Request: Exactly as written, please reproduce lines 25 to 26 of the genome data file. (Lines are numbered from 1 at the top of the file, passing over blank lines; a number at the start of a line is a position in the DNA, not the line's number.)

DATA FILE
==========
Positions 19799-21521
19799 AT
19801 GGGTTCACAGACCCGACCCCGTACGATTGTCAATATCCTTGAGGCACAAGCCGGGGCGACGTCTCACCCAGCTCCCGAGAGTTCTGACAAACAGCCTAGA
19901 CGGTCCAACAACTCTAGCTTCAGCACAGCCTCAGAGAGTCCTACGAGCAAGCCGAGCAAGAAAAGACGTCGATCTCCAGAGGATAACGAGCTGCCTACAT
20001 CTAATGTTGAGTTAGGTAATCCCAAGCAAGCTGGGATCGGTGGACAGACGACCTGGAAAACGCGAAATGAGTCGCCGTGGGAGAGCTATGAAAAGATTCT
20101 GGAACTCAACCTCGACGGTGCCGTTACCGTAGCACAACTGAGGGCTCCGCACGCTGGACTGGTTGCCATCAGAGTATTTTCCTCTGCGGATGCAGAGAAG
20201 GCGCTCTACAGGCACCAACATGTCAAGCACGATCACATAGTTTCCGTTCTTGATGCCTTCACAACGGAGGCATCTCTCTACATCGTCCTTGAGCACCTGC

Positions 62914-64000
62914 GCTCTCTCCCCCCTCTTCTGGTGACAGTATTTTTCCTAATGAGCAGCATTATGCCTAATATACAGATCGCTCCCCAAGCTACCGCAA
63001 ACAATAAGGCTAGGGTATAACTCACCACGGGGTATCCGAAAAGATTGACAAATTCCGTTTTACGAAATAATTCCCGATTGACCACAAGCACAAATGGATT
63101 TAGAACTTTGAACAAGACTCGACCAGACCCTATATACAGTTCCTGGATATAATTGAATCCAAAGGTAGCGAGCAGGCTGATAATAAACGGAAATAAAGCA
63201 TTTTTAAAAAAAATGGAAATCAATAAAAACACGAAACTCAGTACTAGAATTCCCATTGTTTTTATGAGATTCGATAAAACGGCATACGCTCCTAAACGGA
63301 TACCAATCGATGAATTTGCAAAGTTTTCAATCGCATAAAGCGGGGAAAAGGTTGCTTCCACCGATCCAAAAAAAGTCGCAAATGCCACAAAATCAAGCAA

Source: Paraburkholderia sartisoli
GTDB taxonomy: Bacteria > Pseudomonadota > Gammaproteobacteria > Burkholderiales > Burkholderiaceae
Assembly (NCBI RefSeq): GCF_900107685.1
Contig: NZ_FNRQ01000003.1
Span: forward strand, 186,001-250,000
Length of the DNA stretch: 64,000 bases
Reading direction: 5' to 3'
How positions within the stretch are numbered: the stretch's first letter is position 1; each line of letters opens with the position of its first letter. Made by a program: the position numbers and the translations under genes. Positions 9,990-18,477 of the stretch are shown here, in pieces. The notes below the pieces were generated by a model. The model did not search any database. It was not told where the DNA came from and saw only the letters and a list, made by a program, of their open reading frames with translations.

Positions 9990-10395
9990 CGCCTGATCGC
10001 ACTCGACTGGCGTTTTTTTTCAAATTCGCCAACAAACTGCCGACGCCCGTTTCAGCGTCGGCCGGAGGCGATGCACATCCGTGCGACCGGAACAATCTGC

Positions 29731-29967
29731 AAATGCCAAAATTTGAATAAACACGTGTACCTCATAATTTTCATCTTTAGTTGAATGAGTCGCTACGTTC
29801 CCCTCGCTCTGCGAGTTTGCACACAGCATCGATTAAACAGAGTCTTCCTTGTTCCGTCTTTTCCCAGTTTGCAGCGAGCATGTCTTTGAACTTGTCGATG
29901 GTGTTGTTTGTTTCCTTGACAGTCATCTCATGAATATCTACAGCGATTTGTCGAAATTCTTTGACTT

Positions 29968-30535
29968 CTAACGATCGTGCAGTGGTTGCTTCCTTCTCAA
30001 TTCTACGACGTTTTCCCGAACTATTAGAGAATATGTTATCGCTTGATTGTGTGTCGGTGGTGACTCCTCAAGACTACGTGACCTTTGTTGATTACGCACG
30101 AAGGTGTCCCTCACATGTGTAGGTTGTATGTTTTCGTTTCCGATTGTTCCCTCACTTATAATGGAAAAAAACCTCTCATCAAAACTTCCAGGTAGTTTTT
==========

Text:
Positions 29731-29967
29731 AAATGCCAAAATTTGAATAAACACGTGTACCTCATAATTTTCATCTTTAGTTGAATGAGTCGCTACGTTC